You get more rabbit meat from a New Zealand Rabbit than you do from some other rabbits and the meat is a good tasting rabbit meat from New Zealand Meat Rabbits although other rabbits are also pretty good tasting.
New Zealand White Rabbits are one of the most commonly raised rabbits for meat.
A New Zealand Rabbit usually yields and gives you at least 3 lbs of actual rabbit meat.
The New Zealand rabbit should consist of about 60-65% meat.
Raising rabbits for meat takes around 12 weeks.
You can however butcher meat rabbits at 8 weeks but it's best to wait until 12 weeks.
Although you should not wait any longer than 12 weeks before butchering the meat rabbit for meat as the older the rabbit gets the tougher the rabbits meat will be.
Rabbits can be harvested as early as 8 weeks of age, though many prefer to harvest them around 4 to 5 pounds.
Rabbit is white meat because rabbit meat shares certain nutritional similarities with poultry.
You can eat any rabbit as long as it's cooked through to prevent any bacteria from making you sick should it be in the rabbit meat.
The best rabbits for meat are Silver Fox, French Angora, and American Chinchilla.
The country that eats the most rabbit meat is China.
China eats around 925K tonnes of rabbit meat which is a lot more rabbit meat than most other countries eat.
Rabbit is considered white meat which also has minimal fat content.
Rabbit meat is also low in calories and cholesterol-free.
Compared to other meats, rabbit has less sodium and contains a higher amount of metabolism, boasting phosphorus and calcium.
Countries that eat rabbits are New Zealand, Italy, China, France and Spain.
The New Zealand Meat Rabbit is one of the popular rabbits that is bred and raised for meat.
Some people in the USA also eat rabbits but rabbit meat is most common in other countries.
New Zealand rabbits are heat tolerant and are well suited for hot climates and warmer climate.
New Zealand Rabbits make good pets as they are very friendly, calm and enjoy being part of a family due to their social nature and do well with children and other pets.
New Zealand Rabbits live for 7 to 10 years.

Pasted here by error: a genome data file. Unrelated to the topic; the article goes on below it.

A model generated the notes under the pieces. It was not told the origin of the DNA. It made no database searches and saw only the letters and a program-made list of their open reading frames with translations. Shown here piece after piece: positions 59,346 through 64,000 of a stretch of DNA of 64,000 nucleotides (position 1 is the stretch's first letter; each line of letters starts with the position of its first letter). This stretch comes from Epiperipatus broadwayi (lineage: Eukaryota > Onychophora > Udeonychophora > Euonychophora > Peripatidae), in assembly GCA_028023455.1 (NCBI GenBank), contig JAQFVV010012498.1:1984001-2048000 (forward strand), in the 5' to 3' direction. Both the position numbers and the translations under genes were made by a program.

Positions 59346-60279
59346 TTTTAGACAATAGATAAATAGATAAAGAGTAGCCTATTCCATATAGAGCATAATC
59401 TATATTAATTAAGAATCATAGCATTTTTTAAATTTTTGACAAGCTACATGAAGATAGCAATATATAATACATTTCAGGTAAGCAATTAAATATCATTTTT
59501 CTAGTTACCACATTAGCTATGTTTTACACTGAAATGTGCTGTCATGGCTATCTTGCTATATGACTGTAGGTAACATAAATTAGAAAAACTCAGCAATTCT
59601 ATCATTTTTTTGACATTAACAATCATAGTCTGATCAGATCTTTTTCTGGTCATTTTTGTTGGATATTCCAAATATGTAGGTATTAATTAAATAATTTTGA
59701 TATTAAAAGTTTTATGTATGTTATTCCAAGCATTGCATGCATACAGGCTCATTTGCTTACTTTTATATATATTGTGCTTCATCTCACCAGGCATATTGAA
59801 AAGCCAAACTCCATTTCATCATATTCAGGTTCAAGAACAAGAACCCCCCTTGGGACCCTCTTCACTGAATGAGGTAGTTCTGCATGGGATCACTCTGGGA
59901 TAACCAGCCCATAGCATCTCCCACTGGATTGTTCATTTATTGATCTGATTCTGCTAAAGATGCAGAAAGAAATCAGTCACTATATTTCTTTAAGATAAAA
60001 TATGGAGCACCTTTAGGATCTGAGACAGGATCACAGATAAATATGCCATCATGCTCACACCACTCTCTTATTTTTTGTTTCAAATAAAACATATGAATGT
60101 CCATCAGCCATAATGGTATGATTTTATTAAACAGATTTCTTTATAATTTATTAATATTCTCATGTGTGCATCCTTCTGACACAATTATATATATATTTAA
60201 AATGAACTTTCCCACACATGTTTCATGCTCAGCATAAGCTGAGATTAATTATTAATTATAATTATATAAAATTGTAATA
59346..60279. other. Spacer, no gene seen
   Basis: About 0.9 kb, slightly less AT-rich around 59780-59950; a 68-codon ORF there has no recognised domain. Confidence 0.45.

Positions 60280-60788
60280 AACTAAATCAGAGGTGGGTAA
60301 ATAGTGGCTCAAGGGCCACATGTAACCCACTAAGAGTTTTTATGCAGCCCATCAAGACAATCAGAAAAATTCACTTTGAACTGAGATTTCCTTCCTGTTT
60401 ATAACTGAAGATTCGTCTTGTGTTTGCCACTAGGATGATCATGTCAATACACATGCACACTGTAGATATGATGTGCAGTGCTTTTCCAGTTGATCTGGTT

New Zealand white rabbits eat between 100 and 300 grams of feed per day, or 50 grams per 1 kilogram of body weight daily.
The New Zealand White Rabbits water intake is generally between 100 and 600 milliliters per day.
New Zealand White rabbits are really popular rabbits as pets, in the show ring, and unfortunately, in the laboratory and meat/fur farm.
New Zealand White rabbits are also easily distinguished by their relatively large and solid bodies covered in dense white fur, their upstanding white ears, and their red eyes.
Despite being originally developed as a meat rabbit, New Zealand's make great pets!
They enjoy being part of a family due to their social nature and do well with children and other pets.
The albino trait gives the rabbits a pure white coat.
These rabbits grow to be big bunnies.
New Zealand bucks can grow to weigh between 9 and 11 pounds, while does weigh 10-12 pounds.
Because of the large size of these rabbits, they need larger cages than your typical rabbit needs.
New Zealand Rabbits are bred for meat, pelts, show, and laboratory uses, being the most commonly used breed of rabbit both for testing and meat production.
They are also bred as pet rabbits but mostly breed for meat.
New Zealand White Rabbits live for around 7 to 10 years and they make great pets even for children.
New Zealand Whites make ideal pets for children because of their docile, calm nature.
Rabbits aren't especially expensive.
Whereas pet rabbits purchased from shelters typically carry adoption fees ranging from $50.00 to $100.00, New Zealand rabbits can cost as little as $10.00 apiece.
Non-pedigreed Flemish giants cost $20.00 to $50.00 apiece.